There’s magic in Swiss director Fredi M. Murer’s Vitus so long as young star Teo Gheorghiu (only 12 when the film was shot) is at the piano, playing Bach, Schumann and Liszt with exceptional sophistication. A real-life musical prodigy making his screen debut, Gheorghiu is the title character, a Zurich boy blessed—or is it burdened?—with musical and mathematical genius. Vitus’s English mother (Jenkins) gives up her career and pins all her hopes on him, while his father (Jucker) struggles at work (he invents, of all things, hearing aids). The boy’s mentor is Grandpa (Ganz, last seen as Hitler in The Downfall), a free-spirited carpenter who dreams of flying and builds Vitus a pair of wings.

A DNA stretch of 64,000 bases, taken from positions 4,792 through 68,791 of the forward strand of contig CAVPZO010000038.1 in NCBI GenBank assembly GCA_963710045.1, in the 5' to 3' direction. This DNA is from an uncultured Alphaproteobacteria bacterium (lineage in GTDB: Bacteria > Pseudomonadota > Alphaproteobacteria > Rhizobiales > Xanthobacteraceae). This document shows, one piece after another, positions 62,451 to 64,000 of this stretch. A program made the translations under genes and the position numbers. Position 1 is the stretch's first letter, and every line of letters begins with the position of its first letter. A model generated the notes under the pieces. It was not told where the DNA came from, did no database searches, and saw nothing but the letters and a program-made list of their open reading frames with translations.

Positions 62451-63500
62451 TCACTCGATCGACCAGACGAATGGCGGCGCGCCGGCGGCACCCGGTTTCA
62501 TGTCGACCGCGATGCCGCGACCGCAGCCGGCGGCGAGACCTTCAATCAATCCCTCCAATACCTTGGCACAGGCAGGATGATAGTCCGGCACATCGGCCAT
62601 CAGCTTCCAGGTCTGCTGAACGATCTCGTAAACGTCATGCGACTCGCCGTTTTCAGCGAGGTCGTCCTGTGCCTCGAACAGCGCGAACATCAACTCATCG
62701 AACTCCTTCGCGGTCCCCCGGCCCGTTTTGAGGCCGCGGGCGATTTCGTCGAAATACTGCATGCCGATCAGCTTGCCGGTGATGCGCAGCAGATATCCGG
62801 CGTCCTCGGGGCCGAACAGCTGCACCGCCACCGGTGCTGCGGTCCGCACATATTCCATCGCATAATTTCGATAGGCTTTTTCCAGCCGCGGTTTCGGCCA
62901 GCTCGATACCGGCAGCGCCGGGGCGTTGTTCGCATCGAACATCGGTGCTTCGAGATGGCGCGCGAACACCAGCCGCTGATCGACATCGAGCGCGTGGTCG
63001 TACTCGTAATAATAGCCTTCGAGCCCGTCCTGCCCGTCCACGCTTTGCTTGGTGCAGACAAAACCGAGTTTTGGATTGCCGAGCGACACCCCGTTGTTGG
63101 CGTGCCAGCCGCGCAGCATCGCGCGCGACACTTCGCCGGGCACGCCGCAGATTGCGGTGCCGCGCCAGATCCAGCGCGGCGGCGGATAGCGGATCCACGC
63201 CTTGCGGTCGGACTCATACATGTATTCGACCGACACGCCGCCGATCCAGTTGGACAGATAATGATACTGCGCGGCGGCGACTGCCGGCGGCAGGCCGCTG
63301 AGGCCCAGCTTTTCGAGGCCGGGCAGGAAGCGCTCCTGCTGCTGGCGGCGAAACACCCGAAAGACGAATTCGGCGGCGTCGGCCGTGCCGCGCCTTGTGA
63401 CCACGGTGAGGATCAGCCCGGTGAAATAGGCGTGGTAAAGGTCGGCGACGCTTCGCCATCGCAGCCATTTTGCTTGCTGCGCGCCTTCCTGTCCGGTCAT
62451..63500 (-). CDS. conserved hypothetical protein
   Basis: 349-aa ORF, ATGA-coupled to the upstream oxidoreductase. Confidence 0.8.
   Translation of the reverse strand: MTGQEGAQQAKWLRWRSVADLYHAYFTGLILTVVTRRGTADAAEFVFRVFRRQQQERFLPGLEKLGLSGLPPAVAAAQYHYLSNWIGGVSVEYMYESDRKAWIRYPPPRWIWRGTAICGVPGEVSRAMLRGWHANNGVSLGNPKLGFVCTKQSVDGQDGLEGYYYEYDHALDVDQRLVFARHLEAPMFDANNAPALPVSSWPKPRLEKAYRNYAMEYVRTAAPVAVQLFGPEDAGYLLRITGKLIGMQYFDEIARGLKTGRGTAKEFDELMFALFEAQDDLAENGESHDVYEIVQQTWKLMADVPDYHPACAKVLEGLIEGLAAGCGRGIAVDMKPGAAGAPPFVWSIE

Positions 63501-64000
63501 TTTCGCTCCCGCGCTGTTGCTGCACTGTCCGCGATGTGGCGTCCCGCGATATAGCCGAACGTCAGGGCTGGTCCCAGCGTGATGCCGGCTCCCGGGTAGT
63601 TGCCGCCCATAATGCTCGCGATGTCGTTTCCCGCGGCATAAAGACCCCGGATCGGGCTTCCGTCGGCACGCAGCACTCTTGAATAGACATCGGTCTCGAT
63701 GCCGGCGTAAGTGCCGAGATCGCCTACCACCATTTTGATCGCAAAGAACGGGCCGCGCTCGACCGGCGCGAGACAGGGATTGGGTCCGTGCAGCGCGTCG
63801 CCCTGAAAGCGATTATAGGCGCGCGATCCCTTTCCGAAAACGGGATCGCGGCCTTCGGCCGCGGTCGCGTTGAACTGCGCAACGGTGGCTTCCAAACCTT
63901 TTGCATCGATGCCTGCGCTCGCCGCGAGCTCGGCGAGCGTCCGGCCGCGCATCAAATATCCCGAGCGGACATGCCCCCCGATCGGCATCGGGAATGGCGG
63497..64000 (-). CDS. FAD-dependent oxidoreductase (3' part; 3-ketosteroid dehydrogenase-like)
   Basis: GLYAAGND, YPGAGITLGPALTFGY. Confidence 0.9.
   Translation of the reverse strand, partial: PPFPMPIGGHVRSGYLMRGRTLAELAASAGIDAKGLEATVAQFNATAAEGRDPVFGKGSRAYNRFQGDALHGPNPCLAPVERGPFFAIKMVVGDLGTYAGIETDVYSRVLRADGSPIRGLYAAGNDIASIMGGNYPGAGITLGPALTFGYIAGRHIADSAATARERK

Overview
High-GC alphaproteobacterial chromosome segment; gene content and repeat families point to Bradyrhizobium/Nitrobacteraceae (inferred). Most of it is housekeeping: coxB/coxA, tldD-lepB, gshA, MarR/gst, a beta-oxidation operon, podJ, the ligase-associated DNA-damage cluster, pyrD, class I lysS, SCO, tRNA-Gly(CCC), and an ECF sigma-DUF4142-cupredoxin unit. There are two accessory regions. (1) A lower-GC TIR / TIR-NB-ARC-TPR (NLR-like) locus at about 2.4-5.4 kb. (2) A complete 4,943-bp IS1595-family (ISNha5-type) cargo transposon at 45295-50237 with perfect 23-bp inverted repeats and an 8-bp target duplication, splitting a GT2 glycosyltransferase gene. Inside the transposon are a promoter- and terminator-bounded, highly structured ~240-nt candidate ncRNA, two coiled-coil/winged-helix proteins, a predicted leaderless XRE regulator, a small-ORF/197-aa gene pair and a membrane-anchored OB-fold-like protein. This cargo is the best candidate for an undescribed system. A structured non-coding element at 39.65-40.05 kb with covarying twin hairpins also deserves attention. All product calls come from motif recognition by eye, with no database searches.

When Gheorghiu isn’t in front of the keyboard, Vitus flounders. Murer (who wrote the screenplay with Peter Luisi and Lukas B. Suter) has tossed in a host of underdeveloped subplots, including Vitus’s secret stock-market maneuvers and a schoolboy crush on his baby-sitter. Worse yet, the film never settles on a consistent tone: Is this a whimsical fairy tale or an earnest family drama? As Emperor Joseph once complained to Mozart: Too many notes.